Wrongs, Group Disadvantage, and the Legitimacy of Indirect Discrimination Law

19 Pages Posted: 9 Jan 2017  

Tarunabh Khaitan

University of Oxford - Faculty of Law

Sandy Steel

University of Oxford

Date Written: January 5, 2017


Is indirect discrimination liability more like an affirmative action programme or like the tort of negligence? Is it a redistributive measure or a corrective one? Is it best characterized as ‘public law’ or law ‘private law’? Does it seek to protect groups or individuals? In this paper, we will argue that liability for indirect discrimination occupies a middle ground between these supposedly settled legal categories, combining features of both items in each dichotomy. It is this seemingly unstable and somewhat unfamiliar middle position that partially explains the persisting doubts expressed regarding the legitimacy of indirect discrimination liability.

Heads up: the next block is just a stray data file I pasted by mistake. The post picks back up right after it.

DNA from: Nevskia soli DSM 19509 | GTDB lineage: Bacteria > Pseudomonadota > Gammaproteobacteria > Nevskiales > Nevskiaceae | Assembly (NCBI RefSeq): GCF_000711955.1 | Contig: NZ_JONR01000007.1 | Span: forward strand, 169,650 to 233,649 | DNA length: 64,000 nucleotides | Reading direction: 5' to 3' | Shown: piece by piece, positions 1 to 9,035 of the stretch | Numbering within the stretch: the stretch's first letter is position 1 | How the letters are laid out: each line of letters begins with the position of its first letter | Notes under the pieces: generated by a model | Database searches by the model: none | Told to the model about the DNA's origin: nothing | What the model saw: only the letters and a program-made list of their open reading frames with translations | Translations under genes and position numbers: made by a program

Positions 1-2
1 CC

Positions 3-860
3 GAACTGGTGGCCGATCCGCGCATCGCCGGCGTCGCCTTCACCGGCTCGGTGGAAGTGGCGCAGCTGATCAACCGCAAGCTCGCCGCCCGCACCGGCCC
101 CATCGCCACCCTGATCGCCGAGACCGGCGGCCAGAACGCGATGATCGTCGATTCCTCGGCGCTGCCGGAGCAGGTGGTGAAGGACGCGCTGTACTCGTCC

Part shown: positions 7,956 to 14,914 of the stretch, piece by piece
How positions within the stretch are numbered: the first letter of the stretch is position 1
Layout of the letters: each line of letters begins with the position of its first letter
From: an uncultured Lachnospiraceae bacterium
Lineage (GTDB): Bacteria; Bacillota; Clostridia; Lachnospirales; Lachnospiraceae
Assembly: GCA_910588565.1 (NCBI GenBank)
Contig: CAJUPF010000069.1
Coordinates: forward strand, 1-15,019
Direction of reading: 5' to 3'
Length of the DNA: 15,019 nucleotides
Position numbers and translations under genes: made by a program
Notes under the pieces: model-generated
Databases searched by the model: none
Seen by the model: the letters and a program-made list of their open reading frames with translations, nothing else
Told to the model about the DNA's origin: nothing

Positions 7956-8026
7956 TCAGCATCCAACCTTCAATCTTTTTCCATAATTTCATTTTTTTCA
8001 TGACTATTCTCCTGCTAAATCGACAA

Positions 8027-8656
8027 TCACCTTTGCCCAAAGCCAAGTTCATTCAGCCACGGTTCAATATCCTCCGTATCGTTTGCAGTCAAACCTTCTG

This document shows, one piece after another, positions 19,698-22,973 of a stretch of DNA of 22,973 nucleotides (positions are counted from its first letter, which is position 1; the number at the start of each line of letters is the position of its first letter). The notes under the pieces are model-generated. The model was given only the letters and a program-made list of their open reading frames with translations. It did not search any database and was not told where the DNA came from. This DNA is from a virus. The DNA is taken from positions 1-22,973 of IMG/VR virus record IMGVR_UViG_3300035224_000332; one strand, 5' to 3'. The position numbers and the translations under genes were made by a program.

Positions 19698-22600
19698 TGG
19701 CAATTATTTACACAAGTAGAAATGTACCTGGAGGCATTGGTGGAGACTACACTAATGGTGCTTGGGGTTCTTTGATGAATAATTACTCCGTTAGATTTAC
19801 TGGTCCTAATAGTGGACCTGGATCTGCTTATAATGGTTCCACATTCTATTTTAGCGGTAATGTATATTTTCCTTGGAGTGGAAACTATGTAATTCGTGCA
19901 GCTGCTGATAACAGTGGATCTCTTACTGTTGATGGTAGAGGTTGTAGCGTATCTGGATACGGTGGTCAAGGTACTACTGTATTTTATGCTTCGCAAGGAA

In section I, we will identify the two distinct duties — one general and the other particular — that underpin indirect discrimination. In section II, we will provide a conceptual restatement of British indirect discrimination law and identify the general and particular dimensions of this liability. This section will outline how the particular duty in indirect discrimination diverges from traditional causation-demanding private law liability for the tort of negligence, and how these divergences are justified given social realities and the general/distributive dimension of indirect discrimination liability. Section III will show that despite the indirect discrimination liability being technically strict, it is to some degree avoidable, and at any rate, not unfair.

Keywords: discrimination law theory, indirect discrimination, corrective justice, distributive justice, jurisprudence

Suggested Citation

Khaitan, Tarunabh and Steel, Sandy, Wrongs, Group Disadvantage, and the Legitimacy of Indirect Discrimination Law (January 5, 2017). Available at SSRN: https://ssrn.com/abstract=2894485 or http://dx.doi.org/10.2139/ssrn.2894485

Tarunabh Khaitan (Contact Author)

University of Oxford - Faculty of Law ( email )

St. Cross Building
St. Cross Road
Oxford, OX1 3UJ
United Kingdom

Sandy Steel

University of Oxford ( email )

Oxford, Oxfordshire OX1 4AU
United Kingdom

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